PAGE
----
Slope of Hope Blog Posts

Slope initially began as a blog, so this is where most of the website’s content resides. Here we have tens of thousands of posts dating back over a decade. These are listed in reverse chronological order. Click on any category icon below to see posts tagged with that particular subject, or click on a word in the category cloud on the right side of the screen for more specific choices.

Russell Threatening Its Downtrend

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Another rough day in bear-land (which is why the quantity of long positions I'm holding keeps ticking higher), particularly in the world of the small-caps. The Russell 2000 boomed 2.24% higher just today, crushing the likes of TWM. The Russell's strength is getting unnerving to me, because it is seriously threatening a host of resistance levels……..


Above you can see that:

(1) The Russell has recaptured effectively all of the loss experienced from January 19th to February 5th;

(2) It is right at the cusp of a downward trendline; even a somewhat higher day tomorrow would break this line;

(3) Most importantly of all, it is about to intrude upon the huge dome pattern that goes back for five years and is tinted in green (you can only see a small part of this pattern here).

Simply stated, I'm starting to get worried. The market's strength has been baffling, particularly in areas which – – one would assume – – would be suffering in an environment ravaged by joblessness. Like – oh – retail!


US Stocks & Bonds (by Gary)

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I received a bit of criticism yesterday about a segment in NFTRH74 with
regard to personalizing the motives of the Fed and policy makers or
more specifically, with regard to writing as if I know what
'Gentle Ben' is thinking with regard to inflation/reflation (or lack
thereof).  This criticism came from a subscriber who has many decades
of experience running some pretty big trading desks going all the way
back to Paul Volcker.  So of course, I listen… as I do with any and
all constructive criticism.

The intent of the segment is to illustrate the myopic nature of the general financial services industry as it tends to err, forget to highlight the reasons
we may have projected economic rebound and buoyant markets; namely,
inflation of money supplies in various aggregates and through various
means.  The premise is that if you want to under-perform, you just buy
the S&P 500 and if you want to out-perform, you buy the most
intense beneficiaries of the inflationary regime.  Of course, this
assumes that reflation will be successful – no given.

So really, Bernanke/Geithner/Summers hyperbole aside, I am focused on what IS, and what IS is represented in this chart.

Now, cases for deflation and inflation can be argued (are argued by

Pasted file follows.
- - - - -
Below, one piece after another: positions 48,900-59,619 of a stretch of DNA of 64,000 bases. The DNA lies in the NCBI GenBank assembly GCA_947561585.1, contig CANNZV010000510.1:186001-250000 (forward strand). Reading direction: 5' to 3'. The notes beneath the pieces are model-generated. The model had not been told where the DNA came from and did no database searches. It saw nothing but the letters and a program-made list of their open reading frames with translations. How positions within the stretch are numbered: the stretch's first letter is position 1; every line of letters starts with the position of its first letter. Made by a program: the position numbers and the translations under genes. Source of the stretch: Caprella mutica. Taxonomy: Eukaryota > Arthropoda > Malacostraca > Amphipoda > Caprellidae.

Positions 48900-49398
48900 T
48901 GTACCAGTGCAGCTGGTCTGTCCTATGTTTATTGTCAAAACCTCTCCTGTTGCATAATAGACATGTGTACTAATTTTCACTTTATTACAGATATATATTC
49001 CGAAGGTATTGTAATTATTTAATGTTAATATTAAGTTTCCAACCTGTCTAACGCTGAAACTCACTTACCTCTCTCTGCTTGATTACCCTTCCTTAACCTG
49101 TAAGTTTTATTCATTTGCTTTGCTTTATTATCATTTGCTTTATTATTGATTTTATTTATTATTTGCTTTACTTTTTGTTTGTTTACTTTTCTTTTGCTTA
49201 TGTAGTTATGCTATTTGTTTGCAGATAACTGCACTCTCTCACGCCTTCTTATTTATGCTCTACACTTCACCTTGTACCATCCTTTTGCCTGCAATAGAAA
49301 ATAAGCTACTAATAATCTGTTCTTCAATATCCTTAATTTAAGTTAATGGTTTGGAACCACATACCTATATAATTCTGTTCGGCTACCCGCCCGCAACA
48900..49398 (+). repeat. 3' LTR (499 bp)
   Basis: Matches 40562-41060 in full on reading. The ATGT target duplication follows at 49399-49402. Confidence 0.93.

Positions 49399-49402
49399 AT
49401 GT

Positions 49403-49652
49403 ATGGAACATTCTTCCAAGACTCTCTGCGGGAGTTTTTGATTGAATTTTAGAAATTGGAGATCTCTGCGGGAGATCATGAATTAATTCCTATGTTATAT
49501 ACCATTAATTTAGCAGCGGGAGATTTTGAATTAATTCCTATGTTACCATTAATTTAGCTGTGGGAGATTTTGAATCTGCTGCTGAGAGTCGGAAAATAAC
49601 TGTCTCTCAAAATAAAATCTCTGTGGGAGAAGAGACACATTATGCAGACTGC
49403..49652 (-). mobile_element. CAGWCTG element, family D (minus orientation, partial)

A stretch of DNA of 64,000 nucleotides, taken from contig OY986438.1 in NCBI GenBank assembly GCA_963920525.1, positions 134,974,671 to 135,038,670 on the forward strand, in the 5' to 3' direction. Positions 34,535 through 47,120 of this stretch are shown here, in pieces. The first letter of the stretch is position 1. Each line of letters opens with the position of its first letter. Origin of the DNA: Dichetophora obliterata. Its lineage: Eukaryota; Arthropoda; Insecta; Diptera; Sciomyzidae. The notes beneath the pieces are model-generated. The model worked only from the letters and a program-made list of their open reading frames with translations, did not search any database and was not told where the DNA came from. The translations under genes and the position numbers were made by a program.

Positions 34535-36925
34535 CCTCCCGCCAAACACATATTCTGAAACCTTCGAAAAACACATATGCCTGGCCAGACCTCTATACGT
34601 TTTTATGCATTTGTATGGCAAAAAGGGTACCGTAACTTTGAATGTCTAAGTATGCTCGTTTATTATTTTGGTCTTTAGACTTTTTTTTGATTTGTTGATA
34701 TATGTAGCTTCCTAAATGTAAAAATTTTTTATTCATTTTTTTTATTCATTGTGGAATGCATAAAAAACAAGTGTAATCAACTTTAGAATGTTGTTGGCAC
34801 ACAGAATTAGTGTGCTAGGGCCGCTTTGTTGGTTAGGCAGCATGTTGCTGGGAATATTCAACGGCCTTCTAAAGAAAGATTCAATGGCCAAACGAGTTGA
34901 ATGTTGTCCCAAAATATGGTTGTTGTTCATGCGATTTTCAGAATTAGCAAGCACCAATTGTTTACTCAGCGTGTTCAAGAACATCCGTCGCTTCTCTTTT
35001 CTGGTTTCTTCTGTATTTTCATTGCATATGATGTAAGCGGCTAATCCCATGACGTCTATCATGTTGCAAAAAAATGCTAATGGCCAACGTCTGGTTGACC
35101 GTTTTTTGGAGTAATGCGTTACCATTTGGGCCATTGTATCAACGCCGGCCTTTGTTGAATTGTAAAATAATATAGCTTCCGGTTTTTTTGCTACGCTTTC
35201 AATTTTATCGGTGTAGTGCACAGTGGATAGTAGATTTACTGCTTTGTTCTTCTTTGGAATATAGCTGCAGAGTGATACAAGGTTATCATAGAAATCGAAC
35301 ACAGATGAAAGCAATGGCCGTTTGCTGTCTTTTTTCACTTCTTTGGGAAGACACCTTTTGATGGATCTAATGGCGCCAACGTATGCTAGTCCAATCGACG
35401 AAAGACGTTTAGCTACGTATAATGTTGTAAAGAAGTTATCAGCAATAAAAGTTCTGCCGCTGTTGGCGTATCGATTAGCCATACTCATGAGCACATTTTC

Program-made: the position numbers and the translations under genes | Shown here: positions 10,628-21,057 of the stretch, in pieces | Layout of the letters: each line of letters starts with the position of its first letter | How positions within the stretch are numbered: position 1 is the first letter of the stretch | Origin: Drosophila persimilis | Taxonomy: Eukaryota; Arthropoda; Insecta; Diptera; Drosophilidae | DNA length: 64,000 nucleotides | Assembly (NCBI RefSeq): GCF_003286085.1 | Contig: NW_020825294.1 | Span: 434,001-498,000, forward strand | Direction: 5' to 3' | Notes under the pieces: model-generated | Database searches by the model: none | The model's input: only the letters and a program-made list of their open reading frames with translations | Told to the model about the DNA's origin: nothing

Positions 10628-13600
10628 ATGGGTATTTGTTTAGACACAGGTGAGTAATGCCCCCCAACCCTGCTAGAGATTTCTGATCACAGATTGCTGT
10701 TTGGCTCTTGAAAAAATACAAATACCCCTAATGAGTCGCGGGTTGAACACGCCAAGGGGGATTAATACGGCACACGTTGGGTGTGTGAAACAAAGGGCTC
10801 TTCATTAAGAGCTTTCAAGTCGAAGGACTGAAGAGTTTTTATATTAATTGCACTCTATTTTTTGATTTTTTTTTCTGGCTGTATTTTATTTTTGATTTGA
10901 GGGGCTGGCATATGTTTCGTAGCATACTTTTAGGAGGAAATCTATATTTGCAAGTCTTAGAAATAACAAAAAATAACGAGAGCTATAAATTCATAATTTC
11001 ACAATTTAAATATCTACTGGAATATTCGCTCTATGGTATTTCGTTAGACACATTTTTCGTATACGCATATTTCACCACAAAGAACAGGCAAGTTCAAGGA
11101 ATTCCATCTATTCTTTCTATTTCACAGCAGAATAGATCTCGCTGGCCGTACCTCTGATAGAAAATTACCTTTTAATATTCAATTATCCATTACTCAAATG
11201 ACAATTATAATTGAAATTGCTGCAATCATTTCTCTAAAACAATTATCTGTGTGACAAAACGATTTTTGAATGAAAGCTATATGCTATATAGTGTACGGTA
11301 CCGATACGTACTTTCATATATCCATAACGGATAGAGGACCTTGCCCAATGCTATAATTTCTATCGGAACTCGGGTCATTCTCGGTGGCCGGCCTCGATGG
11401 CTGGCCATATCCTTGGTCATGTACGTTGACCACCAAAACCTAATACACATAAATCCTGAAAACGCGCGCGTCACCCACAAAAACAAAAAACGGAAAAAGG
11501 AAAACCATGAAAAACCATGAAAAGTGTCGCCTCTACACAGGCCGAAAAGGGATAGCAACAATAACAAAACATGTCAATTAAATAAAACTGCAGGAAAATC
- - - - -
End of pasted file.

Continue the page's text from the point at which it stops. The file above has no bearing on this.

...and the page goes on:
some very smart people) with regard to interim swings, but the big
picture monthly chart – correlating the US long bond to the S&P 500
– cannot be argued.  So let's forget the name Beranke, tune out the
media and avoid the inflation/deflation debate for a moment.  Let's
just look at the chart.


It is striking to me that during a secular bull market US stocks and
bonds rose together, as capital was sucked in to a still-productive
enterprise as it headed for its secular top, conveniently right to the
round number of 2000.  Now, when I spout about 'inflators in high
places' I am really just trying to illustrate the meaning of this chart
while expressing myself as a human.  That is because as a human, it
pisses me off that the country has resorted to such a bald-faced method
of funding its ventures.  As a human it pisses me off to see the
financial media not reporting the whole story.  A headline I would like
to see on Bloomberg:

US Sells More T-Bonds as China Blinks, GDP to Benefit By Direct Infusion of Proceeds

But as a cold chart and market watcher, I simply go about what I do. 
The chart does not lie and its message is that the conclusion of the
major bull market, beginning at the secular top (2000) and leading into
the cyclical bull (2003-2007) ushered in an era of ever more intense
inversion of the relationship between US stocks and US bonds (debt).

It is no secret that the US funds itself through its ability to pile on
more debt to the $Trillions high dung pile.  So, again as a human, it
scares me to see a bearish looking pattern in the nominal $USB chart (potential
head & shoulders) and the proximity to the monthly EMA 100 that I
often write about.  That is because that moving average represents a
secular (many decades long) thing and while I am not sure what will
happen if it breaks, I am not eager to find out.

In summary – and depersonalizing the players in the macro drama – the
chart implies that a continued stock (and commodity) rise could bring
about its own destruction as inflation fears break down the barn door. 
The secular containment of interest rates below the monthly EMA 100
(bond above its own EMA 100) has been vital to funding in an era
(post-2000) where such funding is ever more vital to the pretense of
economic rebound.

We will have continued economic rebound, which will be attended by the
thing that birthed it (inflation) or we will have a double dip (or
worse) as the system attempts to purify itself through natural,
deflationary means.  Conventional financial media obsessions like
'consumer spending' and 'GDP' are just ephemera overlaid on top of the
macro big picture.–Gary (Biiwii)